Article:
Content is the only reason to have a website. If you have nothing to say then no one will listen.
Please give us a brief bio of yourself.
I was born in 1975 in Calgary, Canada. I received my design degree from the Alberta College of Art and Design in Calgary.
I've since had 5 years of experience in the interactive industry working for Critical Mass in Calgary and Chicago.
I've worked with such clients as Rolex, Ashes & Snow, Dell Computer, Ikea, and AT&T Wireless.
What do you do for inspiration?
I find inspiration everywhere. There are metaphors in the most unexpected places and they can all influence your solutions.
I'm astounded by outer space because it makes me feel small.
I am hugely inspired by architecture because, like design, every good solution is uniquely tooled to its specific environment or problem.
I love illustration, music, geometry, history, technology, science, nature, the stock market, relationships, love, death, humor, drama, intelligence, stupidity, video games, animals, everything.
Please list 3 of your favourite sites.
Hmmm, there's so many websites I love. Here's 3 off the top of my head.
I'm a fan of Bibliodyssey. They blog weird and wonderful illustrations almost everyday. They have a great archive.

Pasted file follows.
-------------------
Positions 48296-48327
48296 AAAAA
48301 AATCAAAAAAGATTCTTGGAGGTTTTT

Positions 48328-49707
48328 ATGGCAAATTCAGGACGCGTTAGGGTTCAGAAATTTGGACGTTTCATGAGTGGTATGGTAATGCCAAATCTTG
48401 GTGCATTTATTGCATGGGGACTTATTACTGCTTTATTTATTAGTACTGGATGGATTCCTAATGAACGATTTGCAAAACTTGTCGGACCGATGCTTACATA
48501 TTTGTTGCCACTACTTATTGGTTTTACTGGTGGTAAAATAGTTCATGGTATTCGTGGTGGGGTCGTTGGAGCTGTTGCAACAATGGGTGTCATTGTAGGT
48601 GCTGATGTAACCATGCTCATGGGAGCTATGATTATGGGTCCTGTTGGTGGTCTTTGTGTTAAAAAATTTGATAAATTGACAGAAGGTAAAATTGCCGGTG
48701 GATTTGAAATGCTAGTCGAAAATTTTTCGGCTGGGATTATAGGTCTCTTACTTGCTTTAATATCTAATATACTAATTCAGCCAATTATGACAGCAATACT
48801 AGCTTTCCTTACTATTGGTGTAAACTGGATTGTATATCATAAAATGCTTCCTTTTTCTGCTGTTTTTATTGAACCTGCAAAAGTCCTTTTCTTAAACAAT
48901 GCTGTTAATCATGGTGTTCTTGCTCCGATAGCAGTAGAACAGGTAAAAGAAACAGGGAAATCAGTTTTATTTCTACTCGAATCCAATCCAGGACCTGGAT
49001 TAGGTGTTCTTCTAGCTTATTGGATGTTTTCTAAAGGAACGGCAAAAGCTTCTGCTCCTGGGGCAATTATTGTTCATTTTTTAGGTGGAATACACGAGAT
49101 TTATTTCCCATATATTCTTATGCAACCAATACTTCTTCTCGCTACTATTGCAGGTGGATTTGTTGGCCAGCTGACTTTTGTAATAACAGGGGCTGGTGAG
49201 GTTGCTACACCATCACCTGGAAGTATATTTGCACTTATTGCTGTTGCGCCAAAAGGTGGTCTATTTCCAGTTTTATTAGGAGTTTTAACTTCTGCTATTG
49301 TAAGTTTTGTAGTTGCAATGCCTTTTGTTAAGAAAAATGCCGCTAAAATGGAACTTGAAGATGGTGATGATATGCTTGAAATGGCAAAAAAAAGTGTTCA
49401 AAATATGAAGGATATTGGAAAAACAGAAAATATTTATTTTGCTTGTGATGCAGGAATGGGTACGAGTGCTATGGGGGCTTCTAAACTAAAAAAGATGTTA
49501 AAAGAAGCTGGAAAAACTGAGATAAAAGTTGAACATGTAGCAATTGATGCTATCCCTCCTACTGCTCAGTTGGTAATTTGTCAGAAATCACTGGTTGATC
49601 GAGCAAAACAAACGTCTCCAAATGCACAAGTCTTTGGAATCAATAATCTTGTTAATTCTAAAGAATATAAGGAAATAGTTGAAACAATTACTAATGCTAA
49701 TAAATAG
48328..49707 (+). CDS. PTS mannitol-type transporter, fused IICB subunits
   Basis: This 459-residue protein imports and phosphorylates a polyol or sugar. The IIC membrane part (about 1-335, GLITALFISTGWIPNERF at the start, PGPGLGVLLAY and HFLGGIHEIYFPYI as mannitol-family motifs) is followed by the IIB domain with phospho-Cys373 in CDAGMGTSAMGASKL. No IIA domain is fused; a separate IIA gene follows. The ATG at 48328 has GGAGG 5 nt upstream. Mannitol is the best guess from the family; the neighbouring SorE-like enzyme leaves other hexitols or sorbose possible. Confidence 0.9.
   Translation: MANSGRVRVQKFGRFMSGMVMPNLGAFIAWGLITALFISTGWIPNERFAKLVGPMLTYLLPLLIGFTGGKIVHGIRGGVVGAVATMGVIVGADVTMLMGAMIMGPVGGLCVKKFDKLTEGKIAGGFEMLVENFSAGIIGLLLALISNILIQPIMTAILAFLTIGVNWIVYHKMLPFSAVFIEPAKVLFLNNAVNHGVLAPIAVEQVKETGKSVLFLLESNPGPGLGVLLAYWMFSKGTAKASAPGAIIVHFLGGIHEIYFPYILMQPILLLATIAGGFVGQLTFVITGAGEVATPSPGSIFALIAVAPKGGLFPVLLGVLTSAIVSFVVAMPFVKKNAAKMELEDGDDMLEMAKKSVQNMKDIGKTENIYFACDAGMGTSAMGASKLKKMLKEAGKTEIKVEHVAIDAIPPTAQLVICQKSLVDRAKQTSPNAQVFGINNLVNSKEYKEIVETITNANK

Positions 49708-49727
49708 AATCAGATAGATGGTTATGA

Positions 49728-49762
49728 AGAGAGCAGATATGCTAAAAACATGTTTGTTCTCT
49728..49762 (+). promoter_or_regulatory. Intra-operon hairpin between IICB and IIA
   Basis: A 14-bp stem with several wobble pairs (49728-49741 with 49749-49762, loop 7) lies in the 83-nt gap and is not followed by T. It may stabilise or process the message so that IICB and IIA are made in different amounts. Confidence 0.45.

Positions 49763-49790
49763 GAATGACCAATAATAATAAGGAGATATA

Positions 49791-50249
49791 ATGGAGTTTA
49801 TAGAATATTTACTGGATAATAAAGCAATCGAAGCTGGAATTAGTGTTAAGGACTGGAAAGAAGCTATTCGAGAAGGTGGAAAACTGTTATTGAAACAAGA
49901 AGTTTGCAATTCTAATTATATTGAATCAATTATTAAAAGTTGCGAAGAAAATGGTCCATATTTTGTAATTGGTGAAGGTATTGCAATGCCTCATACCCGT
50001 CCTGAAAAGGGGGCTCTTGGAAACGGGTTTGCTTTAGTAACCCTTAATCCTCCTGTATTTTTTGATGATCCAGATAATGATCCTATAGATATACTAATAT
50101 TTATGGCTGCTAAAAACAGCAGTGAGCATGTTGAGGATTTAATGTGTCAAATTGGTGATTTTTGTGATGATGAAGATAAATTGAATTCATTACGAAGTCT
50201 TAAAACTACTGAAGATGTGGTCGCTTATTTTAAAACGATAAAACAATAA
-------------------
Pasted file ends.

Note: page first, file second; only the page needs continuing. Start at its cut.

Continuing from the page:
Mr. Fastfinger is one of the most memorable sites I've ever seen. It's just such a cool interactive idea and it's flawlessly executed.
I also love Google Maps an awful lot. Nothing beats flying around the world in an instant.
What do you regard as being your biggest achievement?
I am very proud that I was one of the Art Directors on the new Rolex.com. It was a year-long process that saw so many hours and iterations but ended up becoming a beautiful site.
It refreshes and represents the brand so well and it created a great platform to showcase their products, philanthropy, and heritage.
What software couldn't you live without?
Photoshop. Safari. Flash.
What projects do you have in the pipeline?
Right now I'm working on an itinerary builder for VisitLasVegas.com.
We're also looking at refreshing that whole site for 2008. I'm also finishing up a freelance CD case illustration.
Who do you rate as being the top 3 design companies?
My favorites right now are Group94, We Fail, and Yugop.
Group94 make the best galleries and they always try new ways to approach interface.
I like WeFail because of their fantastic range.
And then Yugop. Yugop makes beautiful things for a variety of businesses, but the solutions always seem to have a very distinct Yugop flavor.
What effect on traffic do your new designs have?
I have found that any major change in a design creates a spike in traffic based on buzz alone. Once initial buzz traffic subsides, regular traffic will generally be higher than before the new design went live.
It's a general requirement of clients that a new design increase traffic so you're always thinking about how to make things better. Evolution usually works.
Who is your target audience?
Depends on the project. Every client has different needs, even though they may say their target audience is "everyone".